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Student veteran offers hope for other veterans with PTSD


Title Slide David

By Rachael Ocampo

Krenz served three tours in the deserts of Iraq for Operation Iraqi Freedom. Now, nearly five years since his last deployment, the memories remain strong and persistent. He is part of an ever-growing population of service members-turned-civilians who try to re-acclimate themselves to “normal life” upon their return home.

For Krenz, life overseas proved to be much different from life in the United States. But how different is not easily understood by those who have never served.

“It can be difficult because everything’s just so different from the little microcosm which is your fort, or being on deployment. It seems so weirdly free that people can just do whatever they want here, and (we) couldn’t. To have that kind of restriction lifted is scary,” he said.

OLYMPUS DIGITAL CAMERAWorking as a military police officer for the 3rd Infantry Division, Krenz served in several capacities overseas, including overseeing a prisoner of war (POW) facility. His unit was the first to break ground into Iraq in 2003, with events highly publicized in the media.

Krenz remembers the night the U.S. Army crossed into Iraq. He was young—only 19 at the time, and scared of what would happen next.

“I was lying on the top of my truck, looking up at the night sky… and I saw rockets, just hundreds of rockets streaming in this big, giant wave. It took me a second to realize what it was… and when I did, I was just amazed. I wasn’t thinking about the destructive capabilities or the outcome of what this was bringing. I was just thinking that it looked amazing. I don’t know why, but it made me feel better seeing that.”

That airstrike was the first of many moments that left a profound impact on Krenz. Some of these moments are funny, such as the night a pair of goats somehow got lost in the men’s barracks and caused a huge ruckus among the men. (The goats found their way inside the barracks with perfect ease, yet getting them back out was another story.)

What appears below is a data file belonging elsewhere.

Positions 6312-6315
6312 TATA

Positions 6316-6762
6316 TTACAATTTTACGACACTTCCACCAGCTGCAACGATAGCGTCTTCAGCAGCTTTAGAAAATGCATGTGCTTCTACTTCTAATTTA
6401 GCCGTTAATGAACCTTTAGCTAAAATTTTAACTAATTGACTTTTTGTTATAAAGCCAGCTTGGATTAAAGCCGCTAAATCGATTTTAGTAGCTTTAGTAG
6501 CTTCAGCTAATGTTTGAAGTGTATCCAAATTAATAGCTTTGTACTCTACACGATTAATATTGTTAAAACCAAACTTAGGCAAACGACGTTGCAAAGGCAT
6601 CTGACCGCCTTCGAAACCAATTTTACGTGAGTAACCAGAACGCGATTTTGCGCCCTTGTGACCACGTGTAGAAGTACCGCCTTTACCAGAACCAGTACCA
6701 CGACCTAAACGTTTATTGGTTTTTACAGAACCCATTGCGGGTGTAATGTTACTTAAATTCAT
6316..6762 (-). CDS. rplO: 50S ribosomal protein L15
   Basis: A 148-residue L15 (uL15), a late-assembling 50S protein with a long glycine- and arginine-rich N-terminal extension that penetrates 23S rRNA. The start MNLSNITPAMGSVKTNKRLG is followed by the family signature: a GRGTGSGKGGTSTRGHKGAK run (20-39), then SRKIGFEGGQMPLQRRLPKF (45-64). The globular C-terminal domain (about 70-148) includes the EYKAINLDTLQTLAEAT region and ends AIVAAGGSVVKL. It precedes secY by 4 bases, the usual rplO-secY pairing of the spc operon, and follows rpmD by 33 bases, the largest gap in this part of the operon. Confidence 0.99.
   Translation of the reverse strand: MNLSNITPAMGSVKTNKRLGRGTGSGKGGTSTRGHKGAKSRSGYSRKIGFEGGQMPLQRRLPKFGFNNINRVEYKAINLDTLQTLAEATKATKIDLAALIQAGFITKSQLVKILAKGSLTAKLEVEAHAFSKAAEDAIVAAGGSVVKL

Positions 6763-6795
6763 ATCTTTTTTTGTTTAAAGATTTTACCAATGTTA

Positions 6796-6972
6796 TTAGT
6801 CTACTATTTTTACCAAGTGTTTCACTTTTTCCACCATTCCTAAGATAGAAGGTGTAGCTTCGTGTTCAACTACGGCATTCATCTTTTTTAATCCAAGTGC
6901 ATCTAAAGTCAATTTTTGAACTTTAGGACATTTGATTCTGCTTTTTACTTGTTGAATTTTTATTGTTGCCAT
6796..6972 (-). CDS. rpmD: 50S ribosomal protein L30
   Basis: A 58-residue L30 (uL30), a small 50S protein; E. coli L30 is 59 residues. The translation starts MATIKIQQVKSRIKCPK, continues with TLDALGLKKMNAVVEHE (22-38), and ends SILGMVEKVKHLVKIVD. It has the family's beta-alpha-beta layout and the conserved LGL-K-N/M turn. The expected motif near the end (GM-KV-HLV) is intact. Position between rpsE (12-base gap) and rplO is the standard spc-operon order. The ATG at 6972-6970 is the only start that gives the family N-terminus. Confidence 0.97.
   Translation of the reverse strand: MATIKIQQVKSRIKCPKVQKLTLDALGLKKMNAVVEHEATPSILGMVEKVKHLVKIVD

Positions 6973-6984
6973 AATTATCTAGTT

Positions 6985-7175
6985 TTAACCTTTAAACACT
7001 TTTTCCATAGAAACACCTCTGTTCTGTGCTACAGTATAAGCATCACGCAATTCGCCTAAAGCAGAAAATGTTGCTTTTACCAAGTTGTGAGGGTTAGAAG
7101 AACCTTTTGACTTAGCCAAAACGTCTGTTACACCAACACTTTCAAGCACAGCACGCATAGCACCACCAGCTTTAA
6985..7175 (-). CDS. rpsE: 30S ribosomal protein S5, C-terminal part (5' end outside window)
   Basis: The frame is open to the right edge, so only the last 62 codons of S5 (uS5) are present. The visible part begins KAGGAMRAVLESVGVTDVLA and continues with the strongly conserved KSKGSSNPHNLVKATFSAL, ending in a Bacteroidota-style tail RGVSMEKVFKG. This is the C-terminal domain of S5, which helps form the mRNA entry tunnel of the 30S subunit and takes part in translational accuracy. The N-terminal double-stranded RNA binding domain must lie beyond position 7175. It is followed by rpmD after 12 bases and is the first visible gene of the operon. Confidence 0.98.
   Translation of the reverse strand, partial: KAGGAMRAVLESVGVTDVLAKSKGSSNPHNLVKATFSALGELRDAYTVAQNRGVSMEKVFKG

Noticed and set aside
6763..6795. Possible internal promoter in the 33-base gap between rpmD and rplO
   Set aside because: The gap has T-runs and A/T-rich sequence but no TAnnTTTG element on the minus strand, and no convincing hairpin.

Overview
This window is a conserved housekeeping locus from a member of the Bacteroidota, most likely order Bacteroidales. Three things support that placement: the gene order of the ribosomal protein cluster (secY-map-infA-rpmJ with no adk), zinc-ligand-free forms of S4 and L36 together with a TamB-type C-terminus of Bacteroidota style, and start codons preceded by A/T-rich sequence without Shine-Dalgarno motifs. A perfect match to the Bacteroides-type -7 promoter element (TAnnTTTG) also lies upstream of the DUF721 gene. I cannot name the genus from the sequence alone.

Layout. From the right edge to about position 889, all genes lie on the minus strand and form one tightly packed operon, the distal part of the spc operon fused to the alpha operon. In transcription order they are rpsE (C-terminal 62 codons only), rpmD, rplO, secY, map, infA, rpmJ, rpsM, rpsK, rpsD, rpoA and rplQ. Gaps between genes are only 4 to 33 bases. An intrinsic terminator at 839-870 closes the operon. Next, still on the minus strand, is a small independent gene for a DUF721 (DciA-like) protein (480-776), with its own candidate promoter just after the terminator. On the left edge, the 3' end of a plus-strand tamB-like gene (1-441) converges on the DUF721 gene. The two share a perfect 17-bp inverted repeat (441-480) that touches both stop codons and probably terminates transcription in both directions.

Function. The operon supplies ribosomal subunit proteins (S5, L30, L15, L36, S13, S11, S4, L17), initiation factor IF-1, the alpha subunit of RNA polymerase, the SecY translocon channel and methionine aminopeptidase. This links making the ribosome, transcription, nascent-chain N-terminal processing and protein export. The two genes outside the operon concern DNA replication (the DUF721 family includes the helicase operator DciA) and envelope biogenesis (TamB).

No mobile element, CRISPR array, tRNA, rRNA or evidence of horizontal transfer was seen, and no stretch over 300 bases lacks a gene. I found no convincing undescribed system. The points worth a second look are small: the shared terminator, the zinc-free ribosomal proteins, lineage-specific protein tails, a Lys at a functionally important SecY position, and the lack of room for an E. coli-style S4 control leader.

Equally funny was the time someone “accidentally” threw a round of ammo in a pile of burning trash, causing chaos as the shells literally blew up the entire trash can, nearly giving Krenz and several others a heart attack.

Yet ironically, one of the most impacting moments he had overseas was one of peace, not violence.

“There was a time on my first deployment, after we’d gotten to Baghdad, this older lady, maybe late 50s or early 60s, approached my truck. I was in the turret. She tried to get my attention, so I bent over to see what she wanted. She said something to me in Arabic, I don’t know what she said… but she grabbed my hand and put something inside it… and then she walked away.”

rosary2 copy cropped webKrenz remembers opening his hand to find a blue rosary. He thought it a little strange since Iraq’s religious culture is predominantly Muslim. Though he couldn’t understand the older woman, he perceived gentleness in her demeanor. He placed the rosary in his front pocket where it remained with him for the remainder of all three of his tours.

He still carries the rosary with him to this day.

“I’m not religious, and I’m not particularly superstitious,” he said. “It’s just something I don’t feel safe without.”

For Krenz, the rosary is a reminder of the peaceful intentions some Iraqi citizens felt toward the troops, and the good fortune he’s had during his tours overseas.

The transition back to civilian life proved to be difficult at first. Though his symptoms of post-traumatic stress disorder (PTSD) were never too severe, they were still present. Noises startled him at first among other sensory stimuli.

One incident happened at Fifth Third Ballpark when fireworks were set off after the game. Though he was aware of the fireworks show, he wasn’t prepared for the physiological response his body had the moment he heard the explosions.

“The last time I heard anything of that magnitude were actual explosions in a hostile area,” he said.

With each successive boom, his heart raced and his breath quickened.

“I was still in combat mode, but I was in Grand Rapids instead of Tikrit.”

The adjustment to normal life took a while for Krenz, but it did come. In time, he found that talking about his stories helped put distance between himself and his emotions from those experiences.

“What helped me personally adapt was sharing as much as I could with as many people as I could,” he said.

Working at the Veterans Office at GRCC has given Krenz an opportunity to reach out to other veterans. Janice Holton, a benefits coordinator, says Krenz has been a tremendous help to incoming students.

“It helps a lot, because the vets trust another vet that they’re talking to,” she said. “They can relate to him more because I wasn’t a vet. It’s important to them to have that presence.”

Dave Krenz by Sarah Davis webIn addition to working for GRCC, Krenz is pursuing a degree in criminal justice with plans to transfer to Ferris State University. He hopes to use his training as a military police officer toward a career in law enforcement someday. Recently engaged to fiancée Rebecca Ritter, he is looking forward to an autumn wedding next year.

“I count myself among the lucky,” he said. “Rebecca is my home, and my best adventures lie ahead of me.”

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